.223 Deadly, Unlike 00 Buck? By: Lars Smith

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Ryan Busse claiming .223 dangerous
Photo Credit: Darell Ehrlick

Nobody will dispute that .223 or 5.56 is a dangerous thing to be shot with. 5.56 is a common round in global militaries, so it’s not as though it’s underpowered or anything. What is amusing though is the torturous way the anti-gun lobby will devote hours to discussing the lethality of this particular assault rifle round, while simultaneously ignoring reality or contradicting themselves –sometimes both!–.

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That’s not to say that there isn’t a lot of hyperbole around the capabilities of the standard AR-15 chambering. The “.223 deadly!” side would have you believe that the 55 grain (3.5 grams) projectile .223 throws would rip a human being in half, despite the fact that many states limit the cartridge to varmint-sized animals for hunting purposes –because the round isn’t powerful enough to be considered humane for deer or larger.–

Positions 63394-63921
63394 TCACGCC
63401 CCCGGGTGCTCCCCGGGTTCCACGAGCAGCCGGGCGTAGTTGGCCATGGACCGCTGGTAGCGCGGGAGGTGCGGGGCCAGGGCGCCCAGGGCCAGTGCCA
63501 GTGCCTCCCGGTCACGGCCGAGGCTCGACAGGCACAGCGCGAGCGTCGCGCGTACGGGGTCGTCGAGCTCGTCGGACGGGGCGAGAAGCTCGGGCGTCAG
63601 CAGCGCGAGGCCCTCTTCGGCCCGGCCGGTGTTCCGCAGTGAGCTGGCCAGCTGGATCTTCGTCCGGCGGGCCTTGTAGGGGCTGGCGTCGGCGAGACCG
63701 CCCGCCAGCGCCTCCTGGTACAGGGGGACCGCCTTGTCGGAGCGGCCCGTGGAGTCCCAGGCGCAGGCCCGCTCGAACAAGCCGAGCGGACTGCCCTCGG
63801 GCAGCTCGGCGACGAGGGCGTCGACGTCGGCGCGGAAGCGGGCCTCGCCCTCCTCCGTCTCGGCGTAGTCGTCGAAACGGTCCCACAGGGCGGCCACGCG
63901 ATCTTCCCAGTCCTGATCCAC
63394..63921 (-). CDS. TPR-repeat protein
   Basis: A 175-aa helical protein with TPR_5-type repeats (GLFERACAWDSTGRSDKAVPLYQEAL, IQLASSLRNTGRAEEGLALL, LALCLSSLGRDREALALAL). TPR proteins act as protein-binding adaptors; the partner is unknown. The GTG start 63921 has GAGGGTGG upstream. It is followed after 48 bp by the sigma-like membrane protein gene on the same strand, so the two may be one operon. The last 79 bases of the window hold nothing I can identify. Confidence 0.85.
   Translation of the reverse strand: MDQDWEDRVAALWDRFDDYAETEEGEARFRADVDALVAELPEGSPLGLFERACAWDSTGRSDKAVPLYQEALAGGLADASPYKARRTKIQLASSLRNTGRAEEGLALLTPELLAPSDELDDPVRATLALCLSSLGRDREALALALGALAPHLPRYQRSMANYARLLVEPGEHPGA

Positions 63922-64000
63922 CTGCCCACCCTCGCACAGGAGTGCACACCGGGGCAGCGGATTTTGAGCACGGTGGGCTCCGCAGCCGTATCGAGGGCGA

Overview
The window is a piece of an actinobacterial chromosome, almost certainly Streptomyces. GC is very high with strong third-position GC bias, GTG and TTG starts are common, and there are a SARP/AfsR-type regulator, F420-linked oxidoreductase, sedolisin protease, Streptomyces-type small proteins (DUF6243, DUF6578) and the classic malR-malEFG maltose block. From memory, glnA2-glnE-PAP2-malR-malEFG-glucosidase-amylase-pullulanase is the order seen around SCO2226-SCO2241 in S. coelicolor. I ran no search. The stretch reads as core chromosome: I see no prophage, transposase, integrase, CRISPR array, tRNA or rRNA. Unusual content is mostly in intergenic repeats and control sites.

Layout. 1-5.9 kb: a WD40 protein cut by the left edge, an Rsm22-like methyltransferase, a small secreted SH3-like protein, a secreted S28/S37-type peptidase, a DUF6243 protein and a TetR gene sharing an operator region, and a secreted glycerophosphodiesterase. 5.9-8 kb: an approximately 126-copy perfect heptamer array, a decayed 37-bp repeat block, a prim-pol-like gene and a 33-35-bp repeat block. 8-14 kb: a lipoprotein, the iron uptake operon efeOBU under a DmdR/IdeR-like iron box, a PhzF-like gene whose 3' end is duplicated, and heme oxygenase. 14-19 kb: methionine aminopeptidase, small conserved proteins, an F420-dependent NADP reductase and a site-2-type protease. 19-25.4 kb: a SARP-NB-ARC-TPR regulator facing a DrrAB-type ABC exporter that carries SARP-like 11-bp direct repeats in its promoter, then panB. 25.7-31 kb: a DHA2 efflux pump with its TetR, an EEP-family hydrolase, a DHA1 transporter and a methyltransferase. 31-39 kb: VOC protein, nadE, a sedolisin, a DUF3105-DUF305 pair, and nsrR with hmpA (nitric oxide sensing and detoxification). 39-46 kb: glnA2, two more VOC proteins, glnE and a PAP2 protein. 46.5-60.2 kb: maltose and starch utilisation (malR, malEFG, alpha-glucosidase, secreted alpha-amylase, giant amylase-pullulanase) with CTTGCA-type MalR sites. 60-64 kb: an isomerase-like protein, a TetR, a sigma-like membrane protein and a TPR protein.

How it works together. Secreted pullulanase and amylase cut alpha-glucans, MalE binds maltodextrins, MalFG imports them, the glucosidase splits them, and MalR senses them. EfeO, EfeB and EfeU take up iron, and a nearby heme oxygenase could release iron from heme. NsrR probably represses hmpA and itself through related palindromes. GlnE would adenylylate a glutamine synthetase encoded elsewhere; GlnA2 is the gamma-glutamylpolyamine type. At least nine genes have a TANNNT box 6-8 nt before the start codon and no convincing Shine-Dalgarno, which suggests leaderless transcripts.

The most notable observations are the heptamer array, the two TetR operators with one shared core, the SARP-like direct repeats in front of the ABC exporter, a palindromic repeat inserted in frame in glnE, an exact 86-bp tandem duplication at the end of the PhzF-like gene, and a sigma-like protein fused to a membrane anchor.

Perhaps the best example of this collision of ideology and reality is the Highland Park, IL assault weapons ban that is currently struggling through a lawsuit to stop it. Of the innumerable post-Bruen decision cases, this one has produced an amusing dichotomy: The “.223 deadly, and no good for self-defense!” argument is being stood up alongside the concept that the unbanned .300WinMag rifles, and 12ga shotguns are perfectly fine to shoot people with. This despite both of those rounds being significantly more powerful, and much more capable of removing entire portions of a human being than the comparatively underpowered .223 or 5.56.

Naturally, at the center of this massive conflation in service of unconstitutional legislation is Ryan Busse –former Kimber executive turned gun control lobby shill– who never misses a chance to get paid to say absurd things about guns in service of banning them. He is the oxford cloth, wingtip version of the former service member who claims to “support the 2A, but…” Wherever there is a Bruen challenge and the Shill Signal has lit up the sky, he rarely fails to answer the call, and the paycheck that comes with it.